CI/CD – Our journey so far

CI/CD – Our journey so far

In the first of a series of posts, we want to share our experiences around CI/CD. The end goal is to enable our customers to create this kind of environment and to show them how to do that with DataMiner. So there’s more to come!

It seems like a long time ago now, when the topic of continuous integration, delivery and deployment was raised at our annual ‘Focus Days’ with the Skyline Director Team and C-level Management. Just one of a plethora of topics brought up to work on, but for those involved, it became something quite consuming. The journey we embarked on with this program made us question everything we do, how we do it, and why…. and so it should.

It’s tempting to make your CI/CD program simply an automation of your current processes. While already a useful thing, this misses an opportunity. The opportunity to examine your business model and how to currently support that with procedures and practices. We fall into habits because ‘that’s the way it’s always been done’ and sometimes the way we do things is just fine, but it’s often not. Before thinking about technologies such as Jenkins, Team City, GIT, etc., to support us, we need to look at what we’re supporting.

Firstly, you need to examine the basics of what you do and try to write down the ideal way of doing it. That’s easier said than done, but overcoming the challenge brings rewards. It’s important to realize that if your process doesn’t work on paper, it won’t work when automated either.

The main business of Skyline, put simply, is to develop and deliver our core DataMiner software as well as completely out-of-the-box solutions (what we call our DataMiner Apps) and fully tailored solutions to customers and partners in the media and broadband sector, enabling them to orchestrate and monitor their entire infrastructure, straight across any vendor boundaries and technology domains. But DataMiner is essentially a full-featured framework that can talk to and control anything that is network aware. Our open source protocol drivers and built-in automation capabilities enable any kind of system to be built, and that’s why people love DataMiner.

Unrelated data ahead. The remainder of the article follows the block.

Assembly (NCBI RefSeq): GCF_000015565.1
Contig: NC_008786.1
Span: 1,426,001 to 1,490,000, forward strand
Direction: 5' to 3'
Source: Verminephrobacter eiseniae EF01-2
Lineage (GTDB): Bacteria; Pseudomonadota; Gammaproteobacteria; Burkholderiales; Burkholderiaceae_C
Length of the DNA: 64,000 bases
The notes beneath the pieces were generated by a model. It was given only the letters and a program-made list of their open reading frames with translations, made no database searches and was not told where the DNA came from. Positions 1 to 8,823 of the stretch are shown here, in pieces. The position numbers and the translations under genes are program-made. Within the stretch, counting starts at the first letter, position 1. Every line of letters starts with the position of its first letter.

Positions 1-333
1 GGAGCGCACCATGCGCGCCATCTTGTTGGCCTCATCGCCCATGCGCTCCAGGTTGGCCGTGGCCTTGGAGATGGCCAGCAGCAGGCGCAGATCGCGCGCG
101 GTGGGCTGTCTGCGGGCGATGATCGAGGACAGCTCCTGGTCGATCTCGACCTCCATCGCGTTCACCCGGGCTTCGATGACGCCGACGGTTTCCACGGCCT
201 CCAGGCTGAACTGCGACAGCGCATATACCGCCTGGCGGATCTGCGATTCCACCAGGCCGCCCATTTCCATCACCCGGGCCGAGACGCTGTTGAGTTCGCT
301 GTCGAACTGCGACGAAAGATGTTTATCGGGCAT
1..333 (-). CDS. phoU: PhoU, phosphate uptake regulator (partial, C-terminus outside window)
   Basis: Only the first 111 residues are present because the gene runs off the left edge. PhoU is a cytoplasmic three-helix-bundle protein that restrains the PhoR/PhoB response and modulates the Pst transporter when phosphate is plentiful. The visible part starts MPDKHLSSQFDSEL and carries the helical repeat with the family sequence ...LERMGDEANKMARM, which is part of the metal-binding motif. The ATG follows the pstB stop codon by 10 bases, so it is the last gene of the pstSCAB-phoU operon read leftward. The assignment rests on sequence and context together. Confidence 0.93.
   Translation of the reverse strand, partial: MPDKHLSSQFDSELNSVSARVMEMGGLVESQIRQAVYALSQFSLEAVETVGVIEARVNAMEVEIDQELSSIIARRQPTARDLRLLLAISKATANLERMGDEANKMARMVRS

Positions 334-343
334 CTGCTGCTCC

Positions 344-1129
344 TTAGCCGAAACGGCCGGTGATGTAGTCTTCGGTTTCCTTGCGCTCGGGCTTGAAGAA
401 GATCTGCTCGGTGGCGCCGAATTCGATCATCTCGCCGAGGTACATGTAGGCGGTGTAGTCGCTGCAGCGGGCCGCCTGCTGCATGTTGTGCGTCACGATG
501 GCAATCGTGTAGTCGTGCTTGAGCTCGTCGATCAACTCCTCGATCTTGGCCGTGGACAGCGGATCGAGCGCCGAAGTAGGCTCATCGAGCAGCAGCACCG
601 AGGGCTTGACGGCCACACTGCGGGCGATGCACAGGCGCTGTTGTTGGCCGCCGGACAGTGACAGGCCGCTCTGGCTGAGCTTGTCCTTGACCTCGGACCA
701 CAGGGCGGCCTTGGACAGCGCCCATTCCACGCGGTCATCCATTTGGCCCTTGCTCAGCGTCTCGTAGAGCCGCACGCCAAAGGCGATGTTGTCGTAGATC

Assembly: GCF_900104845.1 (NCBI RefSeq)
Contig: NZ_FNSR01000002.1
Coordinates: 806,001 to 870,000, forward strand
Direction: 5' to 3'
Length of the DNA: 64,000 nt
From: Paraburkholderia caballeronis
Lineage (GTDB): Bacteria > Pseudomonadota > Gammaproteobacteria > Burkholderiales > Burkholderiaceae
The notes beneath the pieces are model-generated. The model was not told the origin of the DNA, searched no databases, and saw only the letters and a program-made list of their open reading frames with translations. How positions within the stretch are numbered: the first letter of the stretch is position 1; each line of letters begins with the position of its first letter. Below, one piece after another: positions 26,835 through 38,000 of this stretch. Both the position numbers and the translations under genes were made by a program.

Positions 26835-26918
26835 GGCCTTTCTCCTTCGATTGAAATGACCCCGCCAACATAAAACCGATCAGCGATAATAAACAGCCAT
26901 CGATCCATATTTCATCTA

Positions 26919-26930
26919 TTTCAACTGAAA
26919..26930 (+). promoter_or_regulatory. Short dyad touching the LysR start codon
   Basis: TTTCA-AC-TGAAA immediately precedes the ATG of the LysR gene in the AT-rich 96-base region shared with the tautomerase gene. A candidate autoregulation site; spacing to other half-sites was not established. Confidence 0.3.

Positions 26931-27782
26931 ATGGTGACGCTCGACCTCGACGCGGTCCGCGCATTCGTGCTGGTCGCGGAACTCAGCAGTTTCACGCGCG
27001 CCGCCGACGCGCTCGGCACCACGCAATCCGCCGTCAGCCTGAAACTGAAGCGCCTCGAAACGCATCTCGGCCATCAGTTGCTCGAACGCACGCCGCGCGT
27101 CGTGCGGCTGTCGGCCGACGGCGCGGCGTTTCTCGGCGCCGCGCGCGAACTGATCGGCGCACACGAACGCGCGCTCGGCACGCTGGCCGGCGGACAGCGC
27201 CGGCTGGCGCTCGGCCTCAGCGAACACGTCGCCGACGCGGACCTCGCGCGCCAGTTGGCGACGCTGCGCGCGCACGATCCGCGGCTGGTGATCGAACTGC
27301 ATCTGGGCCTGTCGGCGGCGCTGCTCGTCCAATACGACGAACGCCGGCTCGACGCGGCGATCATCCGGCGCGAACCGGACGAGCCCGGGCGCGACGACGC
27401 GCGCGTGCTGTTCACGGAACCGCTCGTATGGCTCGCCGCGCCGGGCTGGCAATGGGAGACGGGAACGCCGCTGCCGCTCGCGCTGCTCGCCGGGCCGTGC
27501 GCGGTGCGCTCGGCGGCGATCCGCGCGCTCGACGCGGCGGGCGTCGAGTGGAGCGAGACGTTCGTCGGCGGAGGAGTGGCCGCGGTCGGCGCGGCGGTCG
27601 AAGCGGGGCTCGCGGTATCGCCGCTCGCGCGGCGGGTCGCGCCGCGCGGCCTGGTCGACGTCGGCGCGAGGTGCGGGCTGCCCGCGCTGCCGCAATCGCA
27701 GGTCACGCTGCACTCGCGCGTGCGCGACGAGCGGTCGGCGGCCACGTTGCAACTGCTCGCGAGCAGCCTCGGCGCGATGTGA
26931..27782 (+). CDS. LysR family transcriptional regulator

However, because of this flexibility we also have complexity, both in the underlying code behind things and the configurations possible. Delivering things the old way was becoming more and more inefficient and difficult to do whilst guaranteeing quality, especially when iterating new versions.

Enter CI/CD…But where do we start?

Standardize your testing infrastructure

One of the main challenges is to ensure that your quality infrastructure is manageable and supple enough not to hold you back. It’s no good having a cast iron set of quality gates if that system is tied to a specific infrastructure or hardware, especially when multiple squads are working on core code and solutions based on it. We need to be able to deploy automated testing code anywhere, without much adaption, if any at all, or we start to generate new bottlenecks. So first we had to finalize our standards and practices around this. Fortunately, we were well down the road already on this topic. Put simply, we needed a common API and reporting hub for testing and importantly, we needed buy in from all teams to use and contribute to it. People are always happier working to a standard when they have a stake in it.

Explode the BOM